Since I know readers will be clamouring here to find out my opinion of Nick Griffin on Question Time this evening, here it is:
First off, I should clarify how I feel about the BNP, it's leader, activists, members and supporters. At best (and the charitable part of me wants to believe this applies to the majority of their voters) they are tragically misinformed and/or stupid. At worst (and this certainly applies to Mr Griffin and his cohorts in the party hierarchy) they are a vile and repugnant bunch of racists in suits, pedalling a thinly-disguised manifesto of jingoistic, hate-fuelled nonsense.
Do you feel a however coming on? Well there sort of is. What annoys me is the attack the mainstream parties have made on the BBC over this. I'm annoyed for a couple of reasons;
1. Ludicrous at it may seem, as it stands the BNP is a legitimate political party with elected representatives and, under our system of law, a right to be heard. Mark Thompson has correctly pointed out today that it is up to those elected to debate and introduce laws in this country to silence those it believes have forfeited their right to be heard, as happened with Sinn Fein in the 1980's. Growing up I thought Gerry Adams and Martin McGuinness were highly accomplished ventriloquists. The point is it's not for the BBC to decide who the public should or should not be exposed to, and frankly if raising the issue as this whole episode has done leads to legislation banning the BNP from appearing on our screens in any official capacity, the BBC will have done us all a great service. Until that time the BBC has an obligation to give proportionate exposure to all political parties, and a single appearance on a topical questions and answers show after 30 years of broadcasting seems to me, if anything, rather like under-representation.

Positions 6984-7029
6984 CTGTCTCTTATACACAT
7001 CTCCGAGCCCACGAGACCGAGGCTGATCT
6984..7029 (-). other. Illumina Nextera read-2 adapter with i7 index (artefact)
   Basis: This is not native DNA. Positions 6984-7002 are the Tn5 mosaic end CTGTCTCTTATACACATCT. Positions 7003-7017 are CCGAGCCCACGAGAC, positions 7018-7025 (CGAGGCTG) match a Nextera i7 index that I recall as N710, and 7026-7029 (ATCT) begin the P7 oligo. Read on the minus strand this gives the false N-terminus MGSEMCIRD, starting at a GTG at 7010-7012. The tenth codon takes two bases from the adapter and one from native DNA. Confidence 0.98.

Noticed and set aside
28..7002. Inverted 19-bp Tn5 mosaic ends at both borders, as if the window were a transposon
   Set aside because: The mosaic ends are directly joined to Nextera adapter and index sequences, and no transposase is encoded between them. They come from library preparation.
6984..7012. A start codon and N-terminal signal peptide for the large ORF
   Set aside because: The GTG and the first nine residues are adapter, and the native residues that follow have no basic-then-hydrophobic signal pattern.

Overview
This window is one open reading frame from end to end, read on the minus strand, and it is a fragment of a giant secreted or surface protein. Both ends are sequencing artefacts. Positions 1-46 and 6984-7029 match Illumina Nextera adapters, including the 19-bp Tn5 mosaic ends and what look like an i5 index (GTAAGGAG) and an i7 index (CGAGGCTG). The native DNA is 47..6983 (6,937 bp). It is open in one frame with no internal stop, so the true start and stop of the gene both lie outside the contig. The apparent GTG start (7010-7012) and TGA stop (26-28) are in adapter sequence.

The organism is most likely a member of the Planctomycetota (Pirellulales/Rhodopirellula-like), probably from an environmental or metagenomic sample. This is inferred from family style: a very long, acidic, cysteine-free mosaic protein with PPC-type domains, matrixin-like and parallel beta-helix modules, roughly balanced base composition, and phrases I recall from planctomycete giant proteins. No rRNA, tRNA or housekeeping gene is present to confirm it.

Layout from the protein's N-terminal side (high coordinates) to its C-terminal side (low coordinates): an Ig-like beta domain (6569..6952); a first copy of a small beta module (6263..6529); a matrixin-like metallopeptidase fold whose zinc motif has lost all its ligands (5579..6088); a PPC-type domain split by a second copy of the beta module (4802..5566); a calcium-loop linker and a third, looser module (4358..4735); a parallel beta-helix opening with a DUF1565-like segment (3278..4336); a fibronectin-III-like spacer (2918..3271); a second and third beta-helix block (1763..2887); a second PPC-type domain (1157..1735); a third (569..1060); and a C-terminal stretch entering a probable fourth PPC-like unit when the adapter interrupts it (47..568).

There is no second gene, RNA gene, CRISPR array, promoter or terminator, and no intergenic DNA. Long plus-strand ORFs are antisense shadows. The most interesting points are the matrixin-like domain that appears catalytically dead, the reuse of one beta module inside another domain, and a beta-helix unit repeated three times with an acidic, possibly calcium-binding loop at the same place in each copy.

2. There is a very strong argument to be made that giving Mr Griffin a platform like this allows his co-panellists, the audience and the public at large the opportunity to see him and his party for what they are (see above for my opinion on that). I find it incredibly patronising that high profile MPs seem to believe that large sections of the electorate are gullible enough to be charmed by this utterly charmless individual. Or do they really have so little confidence in their own ability to offer reasoned and logical arguments against the type of measure that the BNP would introduce? I find it hard to believe that this evening will be the start of an explosion in the membership ranks of the BNP. Think about it: most people aren't that stupid; most people aren't that unpleasant; those that are probably don't watch Question Time; even if they did they wouldn't understand it.
I don't think I'm being over-optimistic or complacent when I say that no amount of publicity will bring the BNP greater influence or support. They could have their own prime time show seven nights a week and still receive a relative handful of votes in the General Election next year. The fact is the vast majority of people know exactly what the BNP stands for, and the vast majority will never vote for them, no matter what.